The tuning parameter controls the threshold. The Huber loss functions grow at a linear rate for residuals outside the thresholding parameter , rather than quadratically. This can reduce the influence of large deviations when learning the decoder. Further, it has been reported that this loss function prevents exploding gradients in some cases . Thus, the Huber loss may be an interesting alternative.
We use the ADAM optimization algorithm  to train the shallow decoder, with learning rate and weight decay (also known as
regularization). The learning rate, also known as step size, controls how much we adjust the weights in each epoch. The weight decay parameter is important since it allows one to regularize the complexity of the network. In practice, we can improve the performance by changing the learning rate during training. We decay the learning rate by a factor ofafter epochs. Indeed, the reconstruction performance in our experiments is considerably improved by this dynamic scheme, compared to a fixed parameter setting. In addition, we decrease the weight decay by a factor of . Further, we use a relatively large batch size, since we have only a limited amount of data available for training. Overall, in our experiments, ADAM shows a better performance than stochastic gradient decent (SGD) with momentum  and averaged SGD . The hyper-parameters can be fine tuned in practice, but our choice of parameters works reasonably well for several different examples. Note that we use the method described by  in order to initialize the weights. This initialization scheme is favorable, in particular because the output layer is high-dimensional.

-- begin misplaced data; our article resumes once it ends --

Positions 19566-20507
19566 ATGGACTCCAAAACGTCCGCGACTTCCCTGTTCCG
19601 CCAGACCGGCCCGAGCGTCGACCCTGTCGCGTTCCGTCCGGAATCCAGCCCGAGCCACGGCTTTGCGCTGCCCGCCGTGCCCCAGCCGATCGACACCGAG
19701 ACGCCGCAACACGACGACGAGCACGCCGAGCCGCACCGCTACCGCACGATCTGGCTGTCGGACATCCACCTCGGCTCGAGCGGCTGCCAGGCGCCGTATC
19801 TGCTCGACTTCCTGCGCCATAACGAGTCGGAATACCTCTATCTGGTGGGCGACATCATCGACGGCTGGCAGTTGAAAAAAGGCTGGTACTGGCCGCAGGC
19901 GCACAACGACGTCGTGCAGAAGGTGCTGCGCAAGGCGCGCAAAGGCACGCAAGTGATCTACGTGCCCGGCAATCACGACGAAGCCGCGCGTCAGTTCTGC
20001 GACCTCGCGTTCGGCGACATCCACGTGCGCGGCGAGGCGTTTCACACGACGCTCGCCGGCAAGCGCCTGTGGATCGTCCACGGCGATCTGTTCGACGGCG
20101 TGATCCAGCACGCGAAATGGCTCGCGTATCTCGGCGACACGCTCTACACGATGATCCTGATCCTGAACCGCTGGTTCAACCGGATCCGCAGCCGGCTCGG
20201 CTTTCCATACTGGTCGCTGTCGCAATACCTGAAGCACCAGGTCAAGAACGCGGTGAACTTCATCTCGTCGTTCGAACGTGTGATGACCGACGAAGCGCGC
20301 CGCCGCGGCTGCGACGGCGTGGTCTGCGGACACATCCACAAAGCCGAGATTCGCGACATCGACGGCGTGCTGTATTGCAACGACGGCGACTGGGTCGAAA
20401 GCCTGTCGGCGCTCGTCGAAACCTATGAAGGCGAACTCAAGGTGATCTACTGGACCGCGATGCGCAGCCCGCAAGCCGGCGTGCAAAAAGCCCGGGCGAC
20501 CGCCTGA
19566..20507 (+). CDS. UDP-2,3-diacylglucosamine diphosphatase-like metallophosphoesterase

5. Empirical evaluation
We evaluate our methods on three classes of data. First, we consider a periodic flow behind a circular cylinder, as a canonical example of fluid flow. Then, we consider the weekly mean sea surface temperature (SST), as a second and more challenging example. Finally, the third and most challenging example we consider is a forced isotropic turbulence flow.
As discussed in Section 1, the shallow decoder requires that the training data represent the system, in the sense that they should comprise samples drawn from the same statistical distribution as the testing data. Indeed, this limitation is standard to data-driven methods, both for flow reconstruction and also more generally. Hence, we are mainly concerned with exploring reconstruction performance and generalizability for interpolation tasks rather than for extrapolation tasks. In our third example, however, we demonstrate the limitations of the the shallow decoder, illustrating difficulties that arise when one tries to extrapolate, rather than interpolate, the flow field. Figure 5 illustrates the difference between the two types of tasks.